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Multiple antibody blotting - western blot


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16 replies to this topic

#1 gianluca

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Posted 09 February 2009 - 03:33 PM

hello to everybody.
i'm planning to incubate the membrane overnight with 3 different antibodies made in the same specie.
the three protein are different in size .. so I don't understand why it shouldn't work

does someone experience with this ?
thank you Gianluca

#2 little mouse

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Posted 10 February 2009 - 02:36 AM

I would be careful with that.
Sometime some antibodies also recognize an other band, it's considered as normal and we don't care (unless if you incubate also with an other antibody that should recognize something close to the non specific band.)
Sometime one of your protein of interest make aggregates, dimers, then you would get two bands with only one antibody, which could also be a problem if you incubate several antibodies. You won't be able to say if the band you see is one of your protein of interest, or one non specific band of an other protein of interest, or some dimers or aggregates of the third protein of interest.
I would do a simultaneous incubation only if I would already have done single incubation and confirmed that I only get one band each time.

#3 rkay447

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Posted 10 February 2009 - 04:38 AM

This could get ugly, fast. If all the sizes are different, why not cut your membrane? I run marker on both sides of the gel, ponceau after transfer and cut the membrane so I can incubate all three of the correct sizes with the desired antibody at the same time but not by mixing the antibodies. Just be sure to block after cutting the membrane so antibody doesn't bind the edge where you cut. I know western blotting is time consuming and everyone wants the answer to their experiment now (ok, only if it's the right answer) but this technique is one that will generally pay off the best with patience. Don't push too fast or with too much antibody (especially mixing them!!) or you'll wind up with a black piece of film.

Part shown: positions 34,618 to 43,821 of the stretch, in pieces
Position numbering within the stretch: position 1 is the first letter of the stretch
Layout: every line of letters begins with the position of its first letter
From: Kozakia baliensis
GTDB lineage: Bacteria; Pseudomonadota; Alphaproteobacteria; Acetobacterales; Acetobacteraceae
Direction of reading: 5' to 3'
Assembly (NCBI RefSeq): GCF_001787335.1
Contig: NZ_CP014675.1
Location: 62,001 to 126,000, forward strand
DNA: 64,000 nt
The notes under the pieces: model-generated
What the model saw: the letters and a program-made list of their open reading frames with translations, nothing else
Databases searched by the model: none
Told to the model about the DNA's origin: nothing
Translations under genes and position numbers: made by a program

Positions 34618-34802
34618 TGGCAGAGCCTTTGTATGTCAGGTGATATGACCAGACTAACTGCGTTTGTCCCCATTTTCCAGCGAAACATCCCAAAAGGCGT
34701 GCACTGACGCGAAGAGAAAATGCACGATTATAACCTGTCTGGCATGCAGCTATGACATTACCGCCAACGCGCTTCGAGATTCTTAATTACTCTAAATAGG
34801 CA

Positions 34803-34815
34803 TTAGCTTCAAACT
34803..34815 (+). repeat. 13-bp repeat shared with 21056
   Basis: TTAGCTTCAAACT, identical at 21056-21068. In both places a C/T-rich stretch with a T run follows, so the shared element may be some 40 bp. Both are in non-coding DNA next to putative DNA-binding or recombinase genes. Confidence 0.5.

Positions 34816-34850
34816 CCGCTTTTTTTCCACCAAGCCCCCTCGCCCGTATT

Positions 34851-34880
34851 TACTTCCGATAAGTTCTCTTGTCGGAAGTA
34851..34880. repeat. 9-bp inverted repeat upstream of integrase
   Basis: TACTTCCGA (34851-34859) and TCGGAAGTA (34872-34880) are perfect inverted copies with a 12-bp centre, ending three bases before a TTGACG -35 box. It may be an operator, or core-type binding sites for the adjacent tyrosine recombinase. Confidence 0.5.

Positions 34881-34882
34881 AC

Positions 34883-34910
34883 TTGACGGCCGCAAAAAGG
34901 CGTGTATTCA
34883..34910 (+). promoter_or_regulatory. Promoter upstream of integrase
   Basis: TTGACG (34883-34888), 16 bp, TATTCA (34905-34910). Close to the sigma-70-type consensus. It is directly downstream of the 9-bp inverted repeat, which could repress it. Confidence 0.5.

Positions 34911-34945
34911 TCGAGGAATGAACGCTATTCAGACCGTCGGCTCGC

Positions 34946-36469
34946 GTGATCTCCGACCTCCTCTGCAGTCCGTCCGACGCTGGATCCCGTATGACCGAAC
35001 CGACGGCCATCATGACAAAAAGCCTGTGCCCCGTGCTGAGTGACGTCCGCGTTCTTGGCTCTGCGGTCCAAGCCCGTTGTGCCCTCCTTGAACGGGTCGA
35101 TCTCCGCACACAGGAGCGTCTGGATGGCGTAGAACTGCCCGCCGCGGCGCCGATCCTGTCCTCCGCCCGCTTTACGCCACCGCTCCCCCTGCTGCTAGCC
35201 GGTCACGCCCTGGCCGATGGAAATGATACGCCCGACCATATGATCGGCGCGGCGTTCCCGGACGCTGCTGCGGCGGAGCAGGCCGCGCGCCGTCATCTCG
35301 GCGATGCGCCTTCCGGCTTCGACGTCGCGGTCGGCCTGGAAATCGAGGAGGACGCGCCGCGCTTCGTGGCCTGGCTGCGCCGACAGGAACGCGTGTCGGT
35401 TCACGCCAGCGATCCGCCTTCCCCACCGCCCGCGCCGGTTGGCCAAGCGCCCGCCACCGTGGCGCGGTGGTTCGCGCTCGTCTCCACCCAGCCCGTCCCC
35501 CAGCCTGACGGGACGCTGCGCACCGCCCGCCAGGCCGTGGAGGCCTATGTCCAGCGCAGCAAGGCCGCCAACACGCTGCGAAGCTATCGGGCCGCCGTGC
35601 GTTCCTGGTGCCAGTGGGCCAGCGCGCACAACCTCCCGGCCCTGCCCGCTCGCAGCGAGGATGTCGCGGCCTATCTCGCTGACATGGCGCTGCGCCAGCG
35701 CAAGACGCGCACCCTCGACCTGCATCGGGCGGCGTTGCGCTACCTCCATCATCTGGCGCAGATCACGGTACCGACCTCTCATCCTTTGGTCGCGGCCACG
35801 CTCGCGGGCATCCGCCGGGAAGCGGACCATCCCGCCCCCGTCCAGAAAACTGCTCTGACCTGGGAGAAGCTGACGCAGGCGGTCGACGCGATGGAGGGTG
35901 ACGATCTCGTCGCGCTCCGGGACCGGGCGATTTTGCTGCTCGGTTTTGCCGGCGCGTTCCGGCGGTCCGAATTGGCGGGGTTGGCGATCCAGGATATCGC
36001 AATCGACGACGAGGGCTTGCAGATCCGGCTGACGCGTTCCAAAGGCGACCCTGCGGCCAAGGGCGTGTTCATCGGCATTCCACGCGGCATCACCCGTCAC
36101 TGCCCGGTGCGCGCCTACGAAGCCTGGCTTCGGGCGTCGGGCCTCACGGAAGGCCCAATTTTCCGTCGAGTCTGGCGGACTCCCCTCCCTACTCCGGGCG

#4 yobou

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Posted 13 March 2009 - 09:51 PM

sequential use of antibodies should be done. Results obtained with antibody cocktails should be invalid.

#5 Aris

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Posted 26 March 2009 - 12:46 PM

Hi there, Question to Rkay, you say you transfer, do stain on the blot, then block and then cut. How do you cut the blot (vertically, horizontally?). What do you use to cut the blot?

#6 yobou

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Posted 16 April 2009 - 05:50 AM

cutting the membrane can be done vertically and/or horizontally depending upon your loading of samples on the gel. first wrap the PVDF membrane in saran wrap then draw a line with a marker pen on the site of cutting then cut by a sissor. I always do this to detect multiple proteins on the same blot with good signal without the need for antibody coctail, or stripping. In addition it saves time and consumes less amout of antibody (save mony as well)

Edited by yobou, 16 April 2009 - 05:51 AM.


#7 rajgene

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Posted 01 July 2009 - 06:03 AM

I do it all the time, provided the antibodies(monoclonal) are really really good. i dont think why people should be worried of this technique its really helpful when you are running out of precious patient samples.
i have used max 4 antibodies in a single membrane once, giving me only 4 specific bands.
this works with mouse antibodies from BD biosciences, but did not work with rabbit antibodies from cell signaling. would not recommend this approach with goat antibodies from santa-cruz :lol:

Edited by rajgene, 01 July 2009 - 06:09 AM.


#8 Dominic

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Posted 02 July 2009 - 04:27 AM

i dont think why people should be worried of this technique


you answered your own question when you listed a random bunch of antibodies not to do it with - its an invalid technique as it is based on dumb luck - antibody/antibody interactions are seriously unpredicatable and best avoided